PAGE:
Since last November, I have been working with a client who has fibromyalgia. I had some experience helping people work through this condition in the past, but this was my first long-term client with the disease.
The CDC defines fibromyalgia as is a condition that causes pain all over the body, sleep problems, fatigue, and emotional and mental distress. Previous to working with me, she had started taking Plexus supplements which helped tremendously but felt like something was missing. She decided to reach out to me to start a strength training program.
When creating a program for someone with fibromyalgia, you must consider these basic principles:
1. Start with no weight. Literally. Go through range of motion exercises without weight.
2. Assess balance and flexibility. Be creative in introducing balance exercises.
3. Add weight 1-3 lbs at a time to exercises.
4. Start with one set of 6-10 reps. Increase every 2-4 weeks.
5. Never do an exercise to fatigue. I use the 70-80% rule.
6. Do not completely enter into full extension (locking knees, elbows, etc) with any exercise.
7. Rest between sets. I rarely use supersets.
During our 10 months together, she told me that she feels stronger, sleeps much better, experiences less pain and enjoys exercise more than she had previously. Originally, I had also encouraged her to get a step counter and to start at 4,000 steps per day. That might seem minimal, but with chronic pain, too much too soon can make symptoms worse. She is now regularly walking over 8,000 steps per day!!
If you know anyone who suffers from chronic pain, please encourage them to consider researching the benefits of exercise. Chronic pain can cripple their motivation and subtle suggestions can help if they are fed up with their disease. If you have any questions about developing a program that suits someone with fibromyalgia, please contact Sarah at email@example.com.
Of all people who have the right to complain about snow, I don't. I just got back from my trip to New Orleans for a half marathon. It was sunny, humid, warm, heavenly, etc. Two days later, here we are getting a foot of snow. Did I mention I have no right to complain? Here's why:
I have a roof over my head, a gym membership, a bike on a trainer staring at me in my living room, bottomless cups of coffee, and kitty foot slippers. For those of you who share the same blessings as I do, good luck finding an excuse not to workout on the snowiest day of the season. Here's what you do:
1. Find a yoga youtube video and work on your flexibility. On a typical day, you are sitting for 8-10 hours doing "work" or driving. Today is not a typical day. Stretch!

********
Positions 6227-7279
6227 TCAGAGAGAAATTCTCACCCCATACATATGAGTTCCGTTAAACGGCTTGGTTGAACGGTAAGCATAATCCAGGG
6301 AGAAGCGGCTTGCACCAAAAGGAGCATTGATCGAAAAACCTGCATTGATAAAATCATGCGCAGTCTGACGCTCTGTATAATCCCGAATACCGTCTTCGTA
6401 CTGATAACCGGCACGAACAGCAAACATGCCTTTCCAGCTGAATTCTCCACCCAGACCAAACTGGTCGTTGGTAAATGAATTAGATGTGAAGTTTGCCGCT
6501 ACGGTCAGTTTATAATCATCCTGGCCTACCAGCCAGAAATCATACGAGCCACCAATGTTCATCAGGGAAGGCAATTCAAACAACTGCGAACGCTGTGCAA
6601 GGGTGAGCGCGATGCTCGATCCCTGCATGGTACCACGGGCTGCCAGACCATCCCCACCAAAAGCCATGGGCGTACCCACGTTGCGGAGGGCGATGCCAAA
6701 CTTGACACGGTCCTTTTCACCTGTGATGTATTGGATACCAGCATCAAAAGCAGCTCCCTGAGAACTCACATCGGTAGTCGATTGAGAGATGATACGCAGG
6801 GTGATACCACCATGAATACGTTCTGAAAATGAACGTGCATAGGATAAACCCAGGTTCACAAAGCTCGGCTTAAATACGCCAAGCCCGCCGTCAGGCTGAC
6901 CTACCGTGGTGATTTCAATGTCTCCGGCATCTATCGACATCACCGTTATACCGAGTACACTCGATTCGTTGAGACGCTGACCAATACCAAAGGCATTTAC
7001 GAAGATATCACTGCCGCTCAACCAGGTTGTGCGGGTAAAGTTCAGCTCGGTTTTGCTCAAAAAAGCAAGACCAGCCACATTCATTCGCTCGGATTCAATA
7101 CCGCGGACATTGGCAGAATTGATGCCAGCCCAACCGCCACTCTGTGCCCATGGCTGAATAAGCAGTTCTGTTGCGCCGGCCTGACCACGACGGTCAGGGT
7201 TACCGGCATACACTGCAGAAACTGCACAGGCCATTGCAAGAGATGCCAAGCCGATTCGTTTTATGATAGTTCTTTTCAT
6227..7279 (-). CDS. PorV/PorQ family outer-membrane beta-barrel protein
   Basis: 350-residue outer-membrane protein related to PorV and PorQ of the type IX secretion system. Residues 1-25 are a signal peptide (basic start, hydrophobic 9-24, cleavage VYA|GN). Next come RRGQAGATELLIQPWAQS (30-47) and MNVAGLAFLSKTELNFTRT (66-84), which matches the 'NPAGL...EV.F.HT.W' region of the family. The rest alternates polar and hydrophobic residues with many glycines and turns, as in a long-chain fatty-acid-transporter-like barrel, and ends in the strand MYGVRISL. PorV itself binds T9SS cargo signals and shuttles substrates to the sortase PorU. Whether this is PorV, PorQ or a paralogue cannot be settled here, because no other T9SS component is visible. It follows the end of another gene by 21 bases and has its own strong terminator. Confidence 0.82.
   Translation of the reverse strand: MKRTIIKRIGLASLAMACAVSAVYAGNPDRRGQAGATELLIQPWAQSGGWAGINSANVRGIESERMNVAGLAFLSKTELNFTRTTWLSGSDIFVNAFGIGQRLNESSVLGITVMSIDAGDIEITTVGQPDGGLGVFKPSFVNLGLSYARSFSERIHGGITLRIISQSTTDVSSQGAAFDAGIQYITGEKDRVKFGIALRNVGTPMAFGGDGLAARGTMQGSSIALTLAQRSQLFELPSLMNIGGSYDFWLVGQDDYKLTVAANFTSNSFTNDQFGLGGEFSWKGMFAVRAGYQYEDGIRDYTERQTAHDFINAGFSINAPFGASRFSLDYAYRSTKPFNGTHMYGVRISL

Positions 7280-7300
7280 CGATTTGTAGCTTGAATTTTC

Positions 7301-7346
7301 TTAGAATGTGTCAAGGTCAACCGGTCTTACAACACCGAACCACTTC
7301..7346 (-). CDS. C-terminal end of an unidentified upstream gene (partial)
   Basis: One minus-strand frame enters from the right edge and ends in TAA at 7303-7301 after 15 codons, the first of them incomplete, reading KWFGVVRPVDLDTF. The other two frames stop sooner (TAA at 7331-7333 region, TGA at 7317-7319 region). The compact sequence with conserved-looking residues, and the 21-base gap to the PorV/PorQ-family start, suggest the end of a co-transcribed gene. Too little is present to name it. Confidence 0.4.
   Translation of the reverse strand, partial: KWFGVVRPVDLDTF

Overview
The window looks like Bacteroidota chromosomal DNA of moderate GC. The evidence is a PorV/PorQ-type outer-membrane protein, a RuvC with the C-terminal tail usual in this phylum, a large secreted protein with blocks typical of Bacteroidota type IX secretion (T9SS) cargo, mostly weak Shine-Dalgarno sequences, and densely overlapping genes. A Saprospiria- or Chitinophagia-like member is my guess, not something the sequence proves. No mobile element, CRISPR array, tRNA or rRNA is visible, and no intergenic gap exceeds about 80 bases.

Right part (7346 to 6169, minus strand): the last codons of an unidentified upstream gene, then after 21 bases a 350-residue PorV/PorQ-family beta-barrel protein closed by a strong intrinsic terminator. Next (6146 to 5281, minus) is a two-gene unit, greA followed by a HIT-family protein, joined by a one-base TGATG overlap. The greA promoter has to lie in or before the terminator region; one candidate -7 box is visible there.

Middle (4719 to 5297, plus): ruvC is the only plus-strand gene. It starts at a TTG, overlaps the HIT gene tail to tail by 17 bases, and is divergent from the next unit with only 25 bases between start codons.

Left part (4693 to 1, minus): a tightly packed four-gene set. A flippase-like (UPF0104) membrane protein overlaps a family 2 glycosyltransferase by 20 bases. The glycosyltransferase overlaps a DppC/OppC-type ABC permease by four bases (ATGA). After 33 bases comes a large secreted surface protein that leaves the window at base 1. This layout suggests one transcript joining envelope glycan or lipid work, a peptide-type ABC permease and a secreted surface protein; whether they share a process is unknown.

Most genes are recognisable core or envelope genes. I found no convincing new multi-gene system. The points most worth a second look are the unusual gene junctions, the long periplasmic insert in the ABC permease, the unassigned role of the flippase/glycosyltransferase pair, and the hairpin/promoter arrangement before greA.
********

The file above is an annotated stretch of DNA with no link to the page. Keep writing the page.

2. Hop on your bike trainer or treadmill. In your case, that might mean putting your boots on (people in Kansas have those, right?) and getting to your clubhouse to run or walk on the treadmill or lunge your face off around the house.
3. Share with a friend (or me if you don't have any) what your fitness goals are this year and make sure they know you're counting on them to remind you of what you are trying to accomplish.
4. Go shovel for someone who can't. Lift with your legs….
Whatever it is you find yourself doing today, stop making excuses and move a little!! (My bike trainer is taunting me but don't worry, I snuck into the gym early to get a quick swim in.)
Have a safe snowstorm!
We have a culture full of sitters - at work, in the car, on the couch, at a restaurant, etc. With excessive sitting comes aches and pains that can lead you straight into the doctor or chiropractors office. I have wonderful friends who work in both fields and have learned from them and my own experiences with injury over the last decade. We don't move or stretch enough, plain and simple. If you could be pain free by simply spending five minutes of your day devoted to pain relief, would you do it?
Try doing this once in the morning and once before you sleep:
1. Floor Bridge - laying on your back on the floor with your knees bent and feet on the ground, lift your hips and glutes off of the floor, squeeze your bum for 2 seconds and lower back to the floor. Repeat 20 times.
2. Standing Knee Hug - In a standing position, grab one knee with both hands over the kneecap, pull for one second and alternate to the other knee. Repeat 20 times.
3. Standing Quad Stretch - Standing, reach back with one hand to grab the top of your foot and reach into the air with the opposite arm, pull and alternate. Repeat 20 times.
4. Standing Leg Cradle - Standing, place one hand on the outside of one ankle and the other hand on the outside of the same knee and pull your shin up to your chest in a position where the shin is paralell to your chest. Pull for one second and alternate to the opposite leg. Repeat 20 times.
I do these exercises everyday before I workout, which mostly consists of running. Since taking up this dynamic warmup prior to running, training for my fifth marathon has felt much easier than the previous ones. You see, I spend about 3 hours everyday commuting between my clients' homes and that makes for tight hip flexors and a sore back when it comes time to do my own workout.
If you have chronic aches and pains, give this a try. Of course, it could be much more serious than a bunch of tight, weak muscles so use discretion when it comes to contacting a doctor about your condition.